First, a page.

Phaidon's Frieze interviews – Jonathan Berger
Should we see the late Andy Kaufman as something more than a simple comedian? Yes, says this Frieze artist
“Please, if you write one thing in this article, include this:” says the American artist Jonathan Berger, “Andy Kaufman didn’t see himself as a comedian.” Three decades after his death, this is still a challenging notion. Kaufman began his career in comedy clubs, and provided many of the laughs in the sitcom, Taxi, before succumbing to lung cancer in 1984 aged 35. Nonetheless, Berger regards Kaufman as an ambiguous figure, who used the freedom of New York’s comedy circuit to experiment with the kind of challenging work we might associate today with performance art.
Yet, Berger’s Frieze Project, On Creating Reality, by Andy Kaufman, isn’t a straightforward redress. Instead, by displaying a collection of artefacts from Kaufman’s life, inviting the late performer's friends and associates to act as exhibition guides, and by staging the orchestral overture from the star’s 1979 Carnegie Hall concert each day at the far, Berger hopes to present an ‘experimental biography’, as quixotic and changeable as his subject.
__Why is the show called On Creating Reality, by Andy Kaufman? Is role more curatorial? __ The name comes from a printers’ proof for a lecture tour he planned to do just before he died. His girlfriend had saved it, and when I started putting this archive together, she passed it onto me. The thing that’s interesting about this document is that it describes Kaufman’s work as a project relating to “the dynamics of human behaviour”. It’s the first time that he suggests his performances were an intellectual project. When I started work on this exhibition, that title made a lot of sense to me. My role was an attempt to complete that project. That’s the way I ended up thinking about it.
How does this exhibition fit in with the other work you produce as an artist? As an artist, I make objects and spaces and installations, and then there’s also something else I do, which is sort of like experimental biography, in the form of an exhibition. I approach these projects as an artist; I’m not interested in the usual rules of curation. The subjects are usually someone I feel has been overlooked.
We often regard Kaufman a comedian. Is that incorrect? Well, he never thought of himself as a comedian. People asked him repeatedly and he said ‘no’. When he started performing in nightclubs, he recognised he could get up and do whatever he wanted, and no one would stop him. He could get up on stage and sleep, or have the audience touch a cyst on his neck, or eat an ice cream. When people asked him what he did, he would call himself a 'song and dance man', which is a Vaudeville term, and that had had its heyday in the early 20th century. By the 70's it was outdated.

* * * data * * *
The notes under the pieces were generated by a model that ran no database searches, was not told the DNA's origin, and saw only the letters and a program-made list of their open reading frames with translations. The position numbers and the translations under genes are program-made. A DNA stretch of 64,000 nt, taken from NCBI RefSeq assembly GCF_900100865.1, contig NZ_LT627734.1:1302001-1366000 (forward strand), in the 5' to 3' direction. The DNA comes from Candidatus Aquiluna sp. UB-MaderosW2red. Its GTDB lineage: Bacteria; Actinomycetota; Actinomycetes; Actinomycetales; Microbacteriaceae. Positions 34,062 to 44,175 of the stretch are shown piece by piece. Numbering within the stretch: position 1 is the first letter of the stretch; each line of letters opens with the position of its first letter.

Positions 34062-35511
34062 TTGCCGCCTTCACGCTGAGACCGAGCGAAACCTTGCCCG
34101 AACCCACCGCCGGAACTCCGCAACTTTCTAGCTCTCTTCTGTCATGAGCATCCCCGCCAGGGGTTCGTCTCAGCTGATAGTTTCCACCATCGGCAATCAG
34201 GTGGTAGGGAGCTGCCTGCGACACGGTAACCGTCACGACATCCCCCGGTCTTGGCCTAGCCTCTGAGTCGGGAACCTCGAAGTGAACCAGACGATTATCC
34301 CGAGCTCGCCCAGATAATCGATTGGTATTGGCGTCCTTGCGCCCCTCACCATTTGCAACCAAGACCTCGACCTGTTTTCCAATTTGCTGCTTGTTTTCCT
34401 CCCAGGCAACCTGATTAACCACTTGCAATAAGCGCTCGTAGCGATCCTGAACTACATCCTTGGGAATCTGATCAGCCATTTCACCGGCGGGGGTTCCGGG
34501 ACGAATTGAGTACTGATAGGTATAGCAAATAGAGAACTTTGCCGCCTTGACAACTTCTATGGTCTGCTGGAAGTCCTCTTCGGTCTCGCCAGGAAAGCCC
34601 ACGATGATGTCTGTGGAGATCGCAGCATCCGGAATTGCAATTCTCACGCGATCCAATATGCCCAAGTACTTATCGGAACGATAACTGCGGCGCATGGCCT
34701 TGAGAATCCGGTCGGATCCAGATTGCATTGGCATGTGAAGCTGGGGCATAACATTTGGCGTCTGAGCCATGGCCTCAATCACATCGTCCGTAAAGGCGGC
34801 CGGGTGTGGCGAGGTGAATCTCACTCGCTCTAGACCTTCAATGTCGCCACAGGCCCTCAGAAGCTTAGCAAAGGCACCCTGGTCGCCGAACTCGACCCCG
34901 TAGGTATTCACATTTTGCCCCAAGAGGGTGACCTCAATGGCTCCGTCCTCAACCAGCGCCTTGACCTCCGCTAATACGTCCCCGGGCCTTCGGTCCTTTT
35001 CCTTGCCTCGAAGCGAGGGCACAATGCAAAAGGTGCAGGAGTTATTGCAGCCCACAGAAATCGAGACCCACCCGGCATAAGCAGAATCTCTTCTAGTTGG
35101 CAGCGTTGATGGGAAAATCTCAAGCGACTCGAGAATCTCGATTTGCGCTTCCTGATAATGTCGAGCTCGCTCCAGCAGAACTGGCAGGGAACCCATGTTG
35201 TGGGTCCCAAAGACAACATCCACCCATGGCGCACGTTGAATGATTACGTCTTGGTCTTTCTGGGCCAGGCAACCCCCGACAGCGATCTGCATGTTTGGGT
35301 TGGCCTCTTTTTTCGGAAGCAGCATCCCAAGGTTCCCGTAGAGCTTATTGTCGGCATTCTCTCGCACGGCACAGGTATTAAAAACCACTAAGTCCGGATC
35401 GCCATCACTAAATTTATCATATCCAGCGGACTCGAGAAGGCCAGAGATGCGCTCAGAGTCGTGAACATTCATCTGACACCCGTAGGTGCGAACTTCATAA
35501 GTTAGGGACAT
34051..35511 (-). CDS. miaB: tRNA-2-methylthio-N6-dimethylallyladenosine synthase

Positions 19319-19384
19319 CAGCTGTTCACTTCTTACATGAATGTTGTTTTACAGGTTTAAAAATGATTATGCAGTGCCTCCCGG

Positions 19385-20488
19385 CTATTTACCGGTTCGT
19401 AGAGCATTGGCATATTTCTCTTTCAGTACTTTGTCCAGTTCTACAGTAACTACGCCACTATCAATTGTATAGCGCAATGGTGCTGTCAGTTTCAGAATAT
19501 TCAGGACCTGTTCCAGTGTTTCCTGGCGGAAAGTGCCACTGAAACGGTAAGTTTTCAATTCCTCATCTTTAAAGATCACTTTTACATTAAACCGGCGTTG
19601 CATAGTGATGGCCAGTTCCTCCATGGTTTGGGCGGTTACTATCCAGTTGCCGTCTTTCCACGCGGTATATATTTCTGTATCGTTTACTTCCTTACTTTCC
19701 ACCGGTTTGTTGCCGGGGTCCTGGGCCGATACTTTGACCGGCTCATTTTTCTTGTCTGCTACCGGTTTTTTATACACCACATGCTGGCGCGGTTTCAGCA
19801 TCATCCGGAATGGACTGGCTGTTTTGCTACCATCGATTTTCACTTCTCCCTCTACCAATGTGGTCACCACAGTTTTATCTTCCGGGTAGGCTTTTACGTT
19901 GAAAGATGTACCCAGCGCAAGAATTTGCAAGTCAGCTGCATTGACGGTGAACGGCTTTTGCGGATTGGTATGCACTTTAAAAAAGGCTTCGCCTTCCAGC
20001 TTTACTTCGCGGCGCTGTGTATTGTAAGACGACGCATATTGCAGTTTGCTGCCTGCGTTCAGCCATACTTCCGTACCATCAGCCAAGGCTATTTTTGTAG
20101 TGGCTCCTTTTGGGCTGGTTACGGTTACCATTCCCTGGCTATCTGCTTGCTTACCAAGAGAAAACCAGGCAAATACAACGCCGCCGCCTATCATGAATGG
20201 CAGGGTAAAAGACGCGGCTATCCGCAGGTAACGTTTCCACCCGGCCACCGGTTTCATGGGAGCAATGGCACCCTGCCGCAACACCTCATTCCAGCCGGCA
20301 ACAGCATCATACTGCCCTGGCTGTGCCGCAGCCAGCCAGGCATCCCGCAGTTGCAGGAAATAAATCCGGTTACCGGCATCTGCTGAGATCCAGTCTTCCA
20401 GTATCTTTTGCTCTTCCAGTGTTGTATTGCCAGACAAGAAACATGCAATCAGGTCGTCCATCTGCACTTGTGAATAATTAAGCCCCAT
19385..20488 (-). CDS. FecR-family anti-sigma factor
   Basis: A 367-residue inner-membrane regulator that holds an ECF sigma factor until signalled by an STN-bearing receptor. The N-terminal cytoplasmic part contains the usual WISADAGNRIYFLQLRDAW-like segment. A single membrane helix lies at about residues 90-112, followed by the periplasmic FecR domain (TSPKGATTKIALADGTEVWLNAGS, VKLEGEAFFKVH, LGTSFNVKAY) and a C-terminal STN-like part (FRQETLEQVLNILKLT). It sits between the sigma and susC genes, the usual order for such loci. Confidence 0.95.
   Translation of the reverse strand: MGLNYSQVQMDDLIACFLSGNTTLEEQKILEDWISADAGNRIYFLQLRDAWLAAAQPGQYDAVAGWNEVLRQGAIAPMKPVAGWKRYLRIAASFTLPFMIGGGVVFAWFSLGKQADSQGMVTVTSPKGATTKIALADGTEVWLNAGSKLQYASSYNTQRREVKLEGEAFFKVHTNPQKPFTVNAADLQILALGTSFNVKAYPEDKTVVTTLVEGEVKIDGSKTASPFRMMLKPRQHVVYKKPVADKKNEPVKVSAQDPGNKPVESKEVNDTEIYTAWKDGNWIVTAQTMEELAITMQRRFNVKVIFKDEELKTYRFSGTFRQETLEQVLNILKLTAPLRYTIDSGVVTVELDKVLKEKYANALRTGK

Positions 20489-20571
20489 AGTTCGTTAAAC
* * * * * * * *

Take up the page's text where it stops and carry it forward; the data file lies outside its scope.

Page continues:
He’s like other people I’ve produced projects on, such as Eileen Gray - people who defy classification, who exist outside a proper system. On one hand they’re really well respected, and on the other, people don’t know what to do with them.
So how should an international audience at an art fair regard him? Is he hard to grasp? He’s contradictory. He practiced transcendental meditation for his entire adult life, and he also had sex with prostitutes regularly. We don’t usually put spirituality and hypersexuality together. Nevertheless, who he was and what he did was very much about him being in touch with the entire spectrum of human nature, and that translates across the board. That’s something we all deal with.
How do you get that across at Frieze? There will be 103 objects on display, which are numbered, but not captioned. There will be a table where you can sit and talk to a someone from Andy’s life about an object. There’s a different person each day; his brother Michael Kaufman, his protégé Wendy ‘Little Wendy’ Polland, and his best friend and collaborator Bob Zmuda will all put in an appearance. I like the fact that by changing the person everyday, the story changes and so we can maintain that a permanent state of ambiguity that Andy kept going throughout his life.
How about Overture from Kaufman’s 1979 variety show Andy Kaufman Plays Carnegie Hall? How do you work that in? Kaufman's concert at Carnegie hall was the largest and most ambitious live project that he staged. It included numerous guest performers, Andy doing all his classic routines, a hallelujah choir, The Rockettes, and Santa Claus. In many ways it was his masterpiece and the closest he came to realizing the entirety of his aspirations for his work. Greg Sutton, his musical director, conducted and arranged the overture, which included motifs from a lot of Andy's interests, including Elvis, the musical Oklahoma! and the cartoon Mighty Mouse. Andy didn’t perform in the overture himself, he just conceived of it and worked with Gregg to realize it, so in many ways it's the only 'work' of his that you can accurately restage in his absence. The piece of music was only played once and not recorded and I felt that, in an art fair context, re-staging the overture would offer more of a sense of Andy's work than video of him performing.
We notice that your project is sponsored by the men’s formalwear suppliers Moss Bros. Is there a dress code? Yes, they have very generously provided Tuxedos for the entire orchestra playing the overture. They will play once a day at the end of the fair and they will be dressed in black tie, just as they were at Carnegie Hall.
The Frieze Art Fair takes place 15 – 18 October in Regents Park, London. For more on brilliant contemporary artists such as Jonathan Berger buy a copy of The 21st Century Art Book. Read our interviews with more Frieze artists, curators, designers and collaborators here, and look out for further tweets from the fair itself here.